All across China, small farms grow fresh strawberries and other crops that urbanites would love to buy. But the farmers often have no idea where their potential customers are, much less how to get perishable produce to them quickly. That’s exactly the kind of juicy business problem that Frank Su ’02, managing director and head of private equity Asia for CPP Investments, likes to sink his teeth into. “If someone in a small city could use their phone to buy those strawberries, the order could be picked by the farmer and packaged and express shipped to them within days,” says Su. “And the price they’d pay would be cheaper than going to the local supermarket.”

CPP Investments manages the funds of the CPP for more than 20 million Canadian contributors and beneficiaries, with a fund topping more than half a trillion Canadian dollars globally. Su’s job is to oversee investments in companies that span a huge swathe of territory, sprawling from India to Australia. For him, investing wisely is not just about choosing the best companies; it’s also about helping advise those companies on how they can increase their value.

That’s where strawberries come in. “A company addressing this disconnect could build a platform using technology to link players together, improve efficiency, and reduce transaction costs,” Su says. “That’s the kind of thing that gets us excited — where we, as investors, can help accelerate their growth and improve their overall operations.”

Su initially entered consulting, taking a Beijing-based position with Bain & Company. While working on projects performing due diligence for private equity companies, he saw up close how investors worked with the companies in their portfolios. “It wasn’t just about putting leverage into a business; it was all about how you could be a better owner by working with the right management team,” Su says. He transitioned to another position with Bain Capital before joining CPP Investments in in 2014. Now he oversees a wide range of investments in industries including health care, consumer retail, manufacturing and technology across the Asia-Pacific region.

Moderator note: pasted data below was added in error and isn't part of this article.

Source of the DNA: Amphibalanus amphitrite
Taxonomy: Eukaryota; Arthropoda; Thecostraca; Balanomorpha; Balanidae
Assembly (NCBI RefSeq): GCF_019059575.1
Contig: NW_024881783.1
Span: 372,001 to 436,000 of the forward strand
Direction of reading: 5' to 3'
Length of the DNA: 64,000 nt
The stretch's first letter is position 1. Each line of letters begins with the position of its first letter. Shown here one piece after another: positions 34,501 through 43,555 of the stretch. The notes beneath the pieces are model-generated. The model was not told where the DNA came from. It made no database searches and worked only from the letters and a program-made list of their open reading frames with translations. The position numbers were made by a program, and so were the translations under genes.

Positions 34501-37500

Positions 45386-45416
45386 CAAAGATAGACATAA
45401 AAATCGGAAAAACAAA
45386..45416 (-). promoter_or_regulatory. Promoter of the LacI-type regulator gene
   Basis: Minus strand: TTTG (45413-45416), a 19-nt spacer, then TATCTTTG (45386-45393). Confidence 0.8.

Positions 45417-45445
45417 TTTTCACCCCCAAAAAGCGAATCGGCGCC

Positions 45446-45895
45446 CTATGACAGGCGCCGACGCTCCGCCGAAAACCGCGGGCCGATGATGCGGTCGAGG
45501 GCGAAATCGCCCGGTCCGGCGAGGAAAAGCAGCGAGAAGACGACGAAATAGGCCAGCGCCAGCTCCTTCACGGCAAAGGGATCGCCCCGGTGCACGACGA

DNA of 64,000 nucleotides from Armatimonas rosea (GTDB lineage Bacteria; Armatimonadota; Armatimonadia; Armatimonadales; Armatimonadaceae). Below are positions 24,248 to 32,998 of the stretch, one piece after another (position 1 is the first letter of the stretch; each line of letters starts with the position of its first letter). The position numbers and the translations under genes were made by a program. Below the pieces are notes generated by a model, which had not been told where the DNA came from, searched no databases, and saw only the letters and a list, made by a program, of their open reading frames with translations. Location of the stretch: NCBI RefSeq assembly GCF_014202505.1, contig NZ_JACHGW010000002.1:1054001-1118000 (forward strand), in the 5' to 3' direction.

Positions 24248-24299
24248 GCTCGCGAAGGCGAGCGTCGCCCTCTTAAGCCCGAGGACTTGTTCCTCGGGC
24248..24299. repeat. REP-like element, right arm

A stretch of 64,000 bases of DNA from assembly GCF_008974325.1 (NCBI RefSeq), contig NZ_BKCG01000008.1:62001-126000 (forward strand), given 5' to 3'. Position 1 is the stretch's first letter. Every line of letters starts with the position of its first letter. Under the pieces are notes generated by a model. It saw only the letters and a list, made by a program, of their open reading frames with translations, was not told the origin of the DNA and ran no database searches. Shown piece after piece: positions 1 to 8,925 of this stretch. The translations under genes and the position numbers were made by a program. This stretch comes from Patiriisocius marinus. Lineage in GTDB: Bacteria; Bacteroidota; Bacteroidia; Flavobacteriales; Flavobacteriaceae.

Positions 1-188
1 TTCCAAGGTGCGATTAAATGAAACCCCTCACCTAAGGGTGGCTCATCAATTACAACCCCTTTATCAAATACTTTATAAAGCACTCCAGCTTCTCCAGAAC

“It’s a hugely complex market to cover,” he says. On one side are developed markets such as Japan, Korea and Australia, where he works with companies in mature industries to help them run operations more efficiently. On the other side are emerging markets such as India, China and Southeast Asia, which offer enormous growth opportunities. “We try to identify longer-term, sustainable trends,” he says, “and then find emerging local champions who know the market well, and help them apply new technologies and improve productivity.”

In pretty much every class, people of different backgrounds and cultures and languages were learning how to work effectively together and collaborate to achieve a common goal. That’s exactly what I do now as a private equity investor.

The pandemic has created challenges for Su, whose job relies on frequent travel across borders to meet with company managers. “Private equity is a people business,” he says. “You really have to be there in person to develop a rapport.” To compensate, he has relied on colleagues in India and Australia, as well as on existing partners in other cities in the region, to meet with people when he can’t. 

Despite the recent challenges, Su says he loves the variety of the work he does, as well as the direct impact he can have on people’s lives — even helping farmers deliver fresh strawberries. “It really satisfies my intellectual curiosity to constantly be looking at new industries and learning new things,” he says. “You are essentially working with the best brains in the industry to generate value and create impact, and that is super rewarding.”

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